Über den Autor
Roger Dymock lives in Hampshire, England. He is a Fellow of the Royal Astronomical Society. His published work includes Journal of the BAA: "The Observapod - a GRP observatory"; Minor Planet Bulletin, No. 32 2005: "Lightcurve of 423 Diotima"; Sky at Night magazine: "How to track an asteroid"; and Journal of the BAA: "A method for determining the V magnitude of asteroids from CCD images" (jointly with Dr Richard Miles).
Asteroids and Dwarf Planets.- Small (and Not So Small) Solar System Bodies.- Groups and Families.- The Nature of Asteroids and Dwarf Planets.- Origins and Evolution.- Impact?.- Observing Guide.- Observatories.- Visual Observing.- Webcam and DSLR Imaging.- Astrometry Tools and Techniques.- Astrometry Projects.- Lightcurve Photometry Tools and Techniques.- Lightcurve Photometry Projects.- Absolute Magnitude.- Occultations.- On-Line Image Analysis.- A Final Word.
Dwarf planets (which were formerly called asteroids except for the planet Pluto), and the smaller Solar System bodies still called asteroids today, are making front page news, particularly those that are newly discovered and those that might present a hazard to life on Earth by impacting our planet. In this age of giant telescopes and space probes, these small Solar System bodies have advanced from being tiny points of light to bodies worthy of widespread study. This book describes the dwarf planets and asteroids themselves, their origins, orbits, and composition, and at how amateur astronomers can play a part in their detection, tracking, and imaging. The book is divided into two parts. Part I describes physical properties (including taxonomic types) of dwarf planets and asteroids, how they formed in the early life of the Solar System, and how they evolved to their present positions, groups, and families. It also covers the properties used to define these small Solar System bodies: magnitude, rotation rates (described by their light-curves), and orbital characteristics. Part II opens with a description of the hardware and software an amateur or practical astronomer needs to observe and also to image asteroids. Then numerous observing techniques are covered in depth. Finally, there are lists of relevant amateur and professional organizations and how to submit your own observations to them.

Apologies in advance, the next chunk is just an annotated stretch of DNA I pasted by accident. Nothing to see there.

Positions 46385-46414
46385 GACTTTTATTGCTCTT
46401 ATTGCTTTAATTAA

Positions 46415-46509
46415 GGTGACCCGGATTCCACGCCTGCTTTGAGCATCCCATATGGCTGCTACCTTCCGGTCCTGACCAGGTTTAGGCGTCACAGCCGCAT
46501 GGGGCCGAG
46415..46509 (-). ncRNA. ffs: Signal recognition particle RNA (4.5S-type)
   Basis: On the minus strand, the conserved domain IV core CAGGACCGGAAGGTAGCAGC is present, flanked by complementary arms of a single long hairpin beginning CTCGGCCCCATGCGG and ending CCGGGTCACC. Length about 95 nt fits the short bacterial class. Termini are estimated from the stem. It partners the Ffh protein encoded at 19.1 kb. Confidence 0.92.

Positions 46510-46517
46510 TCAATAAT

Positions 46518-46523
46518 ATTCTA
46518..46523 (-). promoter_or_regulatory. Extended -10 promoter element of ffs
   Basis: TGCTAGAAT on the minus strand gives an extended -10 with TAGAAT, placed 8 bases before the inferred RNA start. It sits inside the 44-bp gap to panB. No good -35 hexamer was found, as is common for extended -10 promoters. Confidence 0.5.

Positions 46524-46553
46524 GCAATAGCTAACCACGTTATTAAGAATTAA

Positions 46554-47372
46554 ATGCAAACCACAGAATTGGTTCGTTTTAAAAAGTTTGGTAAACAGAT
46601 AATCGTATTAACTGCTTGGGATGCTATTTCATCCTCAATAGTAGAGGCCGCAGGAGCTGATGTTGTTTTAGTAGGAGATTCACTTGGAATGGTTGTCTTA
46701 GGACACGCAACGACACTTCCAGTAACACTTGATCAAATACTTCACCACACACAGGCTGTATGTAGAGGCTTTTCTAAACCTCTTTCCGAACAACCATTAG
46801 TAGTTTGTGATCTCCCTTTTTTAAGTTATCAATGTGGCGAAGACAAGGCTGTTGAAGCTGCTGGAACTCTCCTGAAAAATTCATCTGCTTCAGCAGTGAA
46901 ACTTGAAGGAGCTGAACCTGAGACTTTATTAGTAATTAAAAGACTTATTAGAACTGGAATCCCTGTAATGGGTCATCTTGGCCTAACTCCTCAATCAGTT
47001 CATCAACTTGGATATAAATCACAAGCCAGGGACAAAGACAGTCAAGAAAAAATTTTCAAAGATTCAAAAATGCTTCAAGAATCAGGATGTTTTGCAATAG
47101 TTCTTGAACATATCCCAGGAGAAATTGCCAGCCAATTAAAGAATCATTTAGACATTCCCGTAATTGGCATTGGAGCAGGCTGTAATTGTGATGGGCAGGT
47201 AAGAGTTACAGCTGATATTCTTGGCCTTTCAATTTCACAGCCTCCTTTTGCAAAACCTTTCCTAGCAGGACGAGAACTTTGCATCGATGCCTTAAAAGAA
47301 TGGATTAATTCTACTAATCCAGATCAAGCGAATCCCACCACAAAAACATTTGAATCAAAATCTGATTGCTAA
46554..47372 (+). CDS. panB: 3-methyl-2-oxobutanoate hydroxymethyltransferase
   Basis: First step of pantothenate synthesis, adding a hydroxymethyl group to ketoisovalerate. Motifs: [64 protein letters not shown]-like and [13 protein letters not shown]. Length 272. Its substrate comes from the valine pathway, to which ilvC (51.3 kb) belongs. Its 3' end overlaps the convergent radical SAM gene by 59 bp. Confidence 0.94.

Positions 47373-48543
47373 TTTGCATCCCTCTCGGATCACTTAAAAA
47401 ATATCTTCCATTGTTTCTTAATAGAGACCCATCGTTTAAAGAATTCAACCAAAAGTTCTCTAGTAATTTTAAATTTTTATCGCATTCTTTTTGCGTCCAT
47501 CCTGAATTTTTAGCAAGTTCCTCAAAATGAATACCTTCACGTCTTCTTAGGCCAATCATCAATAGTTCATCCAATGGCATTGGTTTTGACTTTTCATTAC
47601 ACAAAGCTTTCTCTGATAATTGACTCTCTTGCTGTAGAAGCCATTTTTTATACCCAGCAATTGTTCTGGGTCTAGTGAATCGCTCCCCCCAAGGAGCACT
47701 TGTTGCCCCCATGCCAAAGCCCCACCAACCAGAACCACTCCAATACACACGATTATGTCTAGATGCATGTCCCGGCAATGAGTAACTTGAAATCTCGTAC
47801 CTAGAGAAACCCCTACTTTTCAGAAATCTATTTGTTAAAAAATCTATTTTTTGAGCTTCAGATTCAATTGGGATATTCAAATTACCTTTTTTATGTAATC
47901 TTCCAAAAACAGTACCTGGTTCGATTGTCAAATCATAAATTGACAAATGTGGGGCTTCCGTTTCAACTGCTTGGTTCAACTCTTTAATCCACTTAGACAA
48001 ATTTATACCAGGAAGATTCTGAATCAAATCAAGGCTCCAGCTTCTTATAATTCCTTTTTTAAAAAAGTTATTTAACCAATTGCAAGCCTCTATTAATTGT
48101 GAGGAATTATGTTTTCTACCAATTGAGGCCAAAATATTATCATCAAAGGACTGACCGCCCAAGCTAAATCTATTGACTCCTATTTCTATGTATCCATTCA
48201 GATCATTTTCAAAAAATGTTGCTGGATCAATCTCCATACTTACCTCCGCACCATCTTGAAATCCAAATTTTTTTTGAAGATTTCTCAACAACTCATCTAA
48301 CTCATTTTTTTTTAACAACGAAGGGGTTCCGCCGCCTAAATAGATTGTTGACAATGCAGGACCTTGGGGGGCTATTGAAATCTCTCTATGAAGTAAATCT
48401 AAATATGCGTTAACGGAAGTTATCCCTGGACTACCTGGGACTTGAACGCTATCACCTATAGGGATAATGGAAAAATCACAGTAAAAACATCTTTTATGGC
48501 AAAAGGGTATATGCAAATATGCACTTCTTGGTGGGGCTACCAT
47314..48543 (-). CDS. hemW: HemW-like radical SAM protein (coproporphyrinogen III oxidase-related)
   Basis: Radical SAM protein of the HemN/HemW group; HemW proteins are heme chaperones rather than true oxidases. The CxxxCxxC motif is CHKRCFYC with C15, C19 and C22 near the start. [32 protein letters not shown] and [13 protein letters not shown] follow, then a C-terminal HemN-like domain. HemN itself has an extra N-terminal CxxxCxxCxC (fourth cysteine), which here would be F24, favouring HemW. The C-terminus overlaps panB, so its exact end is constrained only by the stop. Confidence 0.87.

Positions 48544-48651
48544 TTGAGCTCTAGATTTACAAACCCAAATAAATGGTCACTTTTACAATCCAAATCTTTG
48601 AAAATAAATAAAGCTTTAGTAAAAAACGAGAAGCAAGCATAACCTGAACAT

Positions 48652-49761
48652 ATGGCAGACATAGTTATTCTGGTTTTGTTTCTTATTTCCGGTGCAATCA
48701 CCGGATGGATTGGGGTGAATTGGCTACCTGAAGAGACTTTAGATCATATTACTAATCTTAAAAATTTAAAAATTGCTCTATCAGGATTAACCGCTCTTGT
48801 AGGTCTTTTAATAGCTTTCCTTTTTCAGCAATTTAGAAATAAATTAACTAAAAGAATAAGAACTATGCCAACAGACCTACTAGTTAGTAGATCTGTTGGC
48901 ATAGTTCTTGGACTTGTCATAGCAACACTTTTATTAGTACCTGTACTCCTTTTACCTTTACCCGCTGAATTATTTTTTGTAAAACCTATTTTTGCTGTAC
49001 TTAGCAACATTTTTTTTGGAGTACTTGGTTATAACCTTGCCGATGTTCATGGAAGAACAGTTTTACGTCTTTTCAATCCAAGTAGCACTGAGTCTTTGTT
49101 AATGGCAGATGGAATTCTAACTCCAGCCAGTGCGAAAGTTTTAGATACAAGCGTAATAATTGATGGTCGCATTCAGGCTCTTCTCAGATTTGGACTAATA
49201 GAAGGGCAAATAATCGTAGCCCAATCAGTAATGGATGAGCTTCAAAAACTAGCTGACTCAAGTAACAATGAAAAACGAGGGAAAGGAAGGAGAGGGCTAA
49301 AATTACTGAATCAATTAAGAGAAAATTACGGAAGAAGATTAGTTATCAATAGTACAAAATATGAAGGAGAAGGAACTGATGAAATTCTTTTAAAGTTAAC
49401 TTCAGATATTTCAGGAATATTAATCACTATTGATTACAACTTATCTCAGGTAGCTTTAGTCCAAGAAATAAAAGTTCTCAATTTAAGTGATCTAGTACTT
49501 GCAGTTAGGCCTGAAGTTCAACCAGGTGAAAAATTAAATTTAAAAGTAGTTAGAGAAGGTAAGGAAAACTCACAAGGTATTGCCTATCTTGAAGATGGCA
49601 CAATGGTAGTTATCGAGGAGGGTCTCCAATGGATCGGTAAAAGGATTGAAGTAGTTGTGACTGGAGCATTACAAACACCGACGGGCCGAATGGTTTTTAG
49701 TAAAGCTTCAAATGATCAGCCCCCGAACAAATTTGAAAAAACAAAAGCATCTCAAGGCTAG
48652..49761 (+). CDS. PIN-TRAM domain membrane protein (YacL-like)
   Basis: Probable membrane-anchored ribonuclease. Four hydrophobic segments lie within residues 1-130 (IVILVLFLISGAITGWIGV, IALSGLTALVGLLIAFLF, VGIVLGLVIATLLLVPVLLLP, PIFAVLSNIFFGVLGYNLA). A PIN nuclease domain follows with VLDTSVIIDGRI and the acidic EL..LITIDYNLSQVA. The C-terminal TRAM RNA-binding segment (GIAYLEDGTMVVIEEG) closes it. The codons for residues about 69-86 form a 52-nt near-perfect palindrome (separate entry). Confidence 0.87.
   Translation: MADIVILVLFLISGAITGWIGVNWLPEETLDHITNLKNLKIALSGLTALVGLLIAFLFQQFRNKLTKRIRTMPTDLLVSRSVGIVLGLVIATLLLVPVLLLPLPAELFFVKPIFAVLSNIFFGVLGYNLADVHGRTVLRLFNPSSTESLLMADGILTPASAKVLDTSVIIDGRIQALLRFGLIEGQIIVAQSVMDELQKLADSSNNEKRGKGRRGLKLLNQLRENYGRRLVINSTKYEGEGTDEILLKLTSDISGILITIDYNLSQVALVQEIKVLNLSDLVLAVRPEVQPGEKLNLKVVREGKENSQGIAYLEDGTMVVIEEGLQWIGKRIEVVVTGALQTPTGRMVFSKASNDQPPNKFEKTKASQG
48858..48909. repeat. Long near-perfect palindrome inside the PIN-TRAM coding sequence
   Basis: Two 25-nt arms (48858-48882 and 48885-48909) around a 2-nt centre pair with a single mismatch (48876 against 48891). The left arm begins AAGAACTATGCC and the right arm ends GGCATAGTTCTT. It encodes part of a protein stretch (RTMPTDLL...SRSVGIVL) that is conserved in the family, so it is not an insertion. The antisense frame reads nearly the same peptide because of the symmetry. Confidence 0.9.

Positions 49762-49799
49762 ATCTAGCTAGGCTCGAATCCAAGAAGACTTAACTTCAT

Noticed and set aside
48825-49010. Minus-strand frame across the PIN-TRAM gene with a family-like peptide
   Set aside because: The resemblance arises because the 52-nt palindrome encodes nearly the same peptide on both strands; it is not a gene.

Explains why dwarf planets and the larger asteroids are being studied in depth today
Provides background material for those who have been following the Dawn space mission
Helps prepare both experienced amateurs and newcomers in their efforts to detect and observe these bodies; the book can also serve as a handy reference for any astronomy library